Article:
The natural susceptibility of people is high. Immunity is species specific. Strenuous post-infectious immunity is produced only after cutaneous leishmaniasis. Various conditions accompanied by immunodeficiencies significantly reduce parasite resistance.

The main epidemiological signs of leishmaniasis. Indian visceral leishmaniasis (kala-azar), caused by L. donovani, is anthroponosis. It is distributed in a number of districts of Pakistan, Bangladesh, Nepal, China, etc. It is distinguished from time to time by the outbreak of the disease. Mostly teenagers and young people are ill, mainly living in rural areas.

The Mediterranean-Central Asian visceral leishmaniasis, caused by L. infantum, is a zoonosis, the infection reservoir in nature is jackals, foxes, dogs. It is distributed in a number of countries in the Mediterranean, the Near and Middle East, Africa, Kazakhstan, Central Asia and the Transcaucasus. There are natural, semi-synanthropic (rural type) and synanthropic (urban type) centers of invasion. Infection occurs most often in the summer, mostly children from 1 to 5 years of age are ill. In recent years, due to the wide spread of HIV infection, a combination of leishmaniasis and HIV infections, significant changes have occurred in the clinical and epidemiological manifestations of leishmaniasis. Against the background of HIV infection, the concentration of leishmania in the blood and skin of patients is sharply increasing. Such patients, replacing sick dogs, began to play the role of a source of invasion for carriers. The Mediterranean visceral leishmaniasis from a typical zoonosis turned into a transmissible anthroponosis. Maintaining the circulation of the pathogen has become possible in the chain: a sick person — a mosquito — a healthy person. At the same time, as the HIV epidemic developed, further simplification of the development pattern of the epidemic process occurred. The increase in the number of parenteral drug users infected with HIV and leishmania contributed to the formation of direct injection transmission of visceral leishmaniasis. In this case, the utmost simplification of the parasitic system of visceral leishmaniasis has occurred: a sick person is a healthy person. Transfer factors are infected syringes.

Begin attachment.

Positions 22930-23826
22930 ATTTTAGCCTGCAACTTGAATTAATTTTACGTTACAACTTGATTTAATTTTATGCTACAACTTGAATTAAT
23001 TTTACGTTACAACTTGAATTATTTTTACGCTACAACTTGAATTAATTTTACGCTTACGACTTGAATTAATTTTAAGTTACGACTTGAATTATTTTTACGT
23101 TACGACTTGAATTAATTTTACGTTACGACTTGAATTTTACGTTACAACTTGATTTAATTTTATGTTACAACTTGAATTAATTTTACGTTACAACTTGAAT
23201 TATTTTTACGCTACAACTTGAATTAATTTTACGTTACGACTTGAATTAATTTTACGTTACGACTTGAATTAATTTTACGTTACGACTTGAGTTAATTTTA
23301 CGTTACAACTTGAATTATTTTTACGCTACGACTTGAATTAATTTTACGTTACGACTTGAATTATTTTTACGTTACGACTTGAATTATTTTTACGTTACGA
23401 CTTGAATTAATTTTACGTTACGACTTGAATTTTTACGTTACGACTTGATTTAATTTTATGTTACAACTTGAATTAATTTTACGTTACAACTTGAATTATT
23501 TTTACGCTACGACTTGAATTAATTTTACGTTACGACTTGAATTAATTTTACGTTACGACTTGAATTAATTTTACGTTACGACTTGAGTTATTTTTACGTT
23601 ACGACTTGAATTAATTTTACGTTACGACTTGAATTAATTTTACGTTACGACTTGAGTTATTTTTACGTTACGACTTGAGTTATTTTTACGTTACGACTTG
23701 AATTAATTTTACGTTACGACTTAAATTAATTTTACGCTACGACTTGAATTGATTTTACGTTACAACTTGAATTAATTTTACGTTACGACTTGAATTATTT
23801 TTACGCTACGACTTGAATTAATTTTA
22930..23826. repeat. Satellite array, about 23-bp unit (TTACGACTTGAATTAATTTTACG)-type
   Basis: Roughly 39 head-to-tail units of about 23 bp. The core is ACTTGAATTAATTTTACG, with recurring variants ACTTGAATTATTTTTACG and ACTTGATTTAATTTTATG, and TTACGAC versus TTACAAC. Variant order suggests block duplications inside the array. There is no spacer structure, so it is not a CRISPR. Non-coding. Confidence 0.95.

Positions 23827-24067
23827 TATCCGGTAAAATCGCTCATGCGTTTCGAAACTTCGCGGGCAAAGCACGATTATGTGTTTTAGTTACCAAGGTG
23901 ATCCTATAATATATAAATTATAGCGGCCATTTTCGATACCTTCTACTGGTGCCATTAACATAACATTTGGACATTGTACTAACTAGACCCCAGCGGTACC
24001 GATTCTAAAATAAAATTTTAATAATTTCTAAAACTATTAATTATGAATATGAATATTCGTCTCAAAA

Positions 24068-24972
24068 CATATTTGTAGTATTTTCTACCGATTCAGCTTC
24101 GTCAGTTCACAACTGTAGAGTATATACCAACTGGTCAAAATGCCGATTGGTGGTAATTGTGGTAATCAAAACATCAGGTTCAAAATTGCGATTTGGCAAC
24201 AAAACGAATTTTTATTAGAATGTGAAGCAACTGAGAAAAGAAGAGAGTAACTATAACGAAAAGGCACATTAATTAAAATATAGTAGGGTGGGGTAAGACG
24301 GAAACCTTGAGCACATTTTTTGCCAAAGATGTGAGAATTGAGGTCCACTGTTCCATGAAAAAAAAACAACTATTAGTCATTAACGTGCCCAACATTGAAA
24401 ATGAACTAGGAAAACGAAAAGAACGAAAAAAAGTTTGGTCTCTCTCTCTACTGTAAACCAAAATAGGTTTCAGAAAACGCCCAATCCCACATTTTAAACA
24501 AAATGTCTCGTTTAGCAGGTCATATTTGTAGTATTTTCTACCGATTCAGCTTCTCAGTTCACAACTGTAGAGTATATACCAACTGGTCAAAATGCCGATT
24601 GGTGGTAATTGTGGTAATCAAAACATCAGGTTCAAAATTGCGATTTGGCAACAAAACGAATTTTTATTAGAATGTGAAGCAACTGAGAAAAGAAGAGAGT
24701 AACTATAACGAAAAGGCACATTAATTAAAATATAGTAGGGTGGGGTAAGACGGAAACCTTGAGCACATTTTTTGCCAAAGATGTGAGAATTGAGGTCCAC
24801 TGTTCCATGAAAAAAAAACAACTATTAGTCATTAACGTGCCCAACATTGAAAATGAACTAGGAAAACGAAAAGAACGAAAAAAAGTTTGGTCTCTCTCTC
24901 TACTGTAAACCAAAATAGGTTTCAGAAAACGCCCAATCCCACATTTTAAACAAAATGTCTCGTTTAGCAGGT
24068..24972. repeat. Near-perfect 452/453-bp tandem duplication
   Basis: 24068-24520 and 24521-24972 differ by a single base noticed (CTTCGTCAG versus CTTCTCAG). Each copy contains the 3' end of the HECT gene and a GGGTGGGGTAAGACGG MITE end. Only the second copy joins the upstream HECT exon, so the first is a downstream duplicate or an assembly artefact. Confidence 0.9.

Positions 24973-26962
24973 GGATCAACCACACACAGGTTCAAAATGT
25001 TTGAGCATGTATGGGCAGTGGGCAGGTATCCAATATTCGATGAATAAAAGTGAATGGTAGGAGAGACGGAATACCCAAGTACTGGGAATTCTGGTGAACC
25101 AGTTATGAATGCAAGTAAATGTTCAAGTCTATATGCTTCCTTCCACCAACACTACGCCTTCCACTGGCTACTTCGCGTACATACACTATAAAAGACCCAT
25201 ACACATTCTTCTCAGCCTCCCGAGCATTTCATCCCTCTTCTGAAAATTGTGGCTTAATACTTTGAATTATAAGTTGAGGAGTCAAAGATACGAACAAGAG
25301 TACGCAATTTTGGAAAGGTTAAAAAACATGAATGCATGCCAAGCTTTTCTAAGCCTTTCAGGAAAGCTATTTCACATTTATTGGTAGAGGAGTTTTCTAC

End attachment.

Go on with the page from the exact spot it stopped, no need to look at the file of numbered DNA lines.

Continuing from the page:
South American visceral leishmaniasis (visceral leishmaniasis of the New World), caused by L. chagasi, is close in its manifestations to the Mediterranean-Central Asian leishmaniasis. Mostly sporadic morbidity is noted in a number of countries in Central and South America.

Anthroponotic dermal leishmaniasis of the Old World (Borovsky disease), caused by L. minor, is common in the Mediterranean, the countries of the Near and Middle East, in the western part of the Indian Subcontinent, Central Asia and Transcaucasia. The disease occurs mainly in cities and urban-type settlements inhabited by mosquitoes. Among the local population, children are sick more often, and among visitors – people of all ages. The summer-autumn seasonality is characteristic, which is connected with the activity of carriers.

Zoonotic dermal leishmaniasis of the Old World (Pendin ulcer) is caused by L. major. The main reservoir of the invasion is rodents (large and red gerbil, etc.). Distributed in the countries of the Middle East, North and West Africa, Asia, Turkmenistan and Uzbekistan. Endemic foci are found mainly in the desert and semi-desert, in the countryside and on the outskirts of cities. Summer seasonality of infections is determined by the period of activity of mosquitoes. Mostly children are ill, outbreaks of diseases among people of different ages are possible.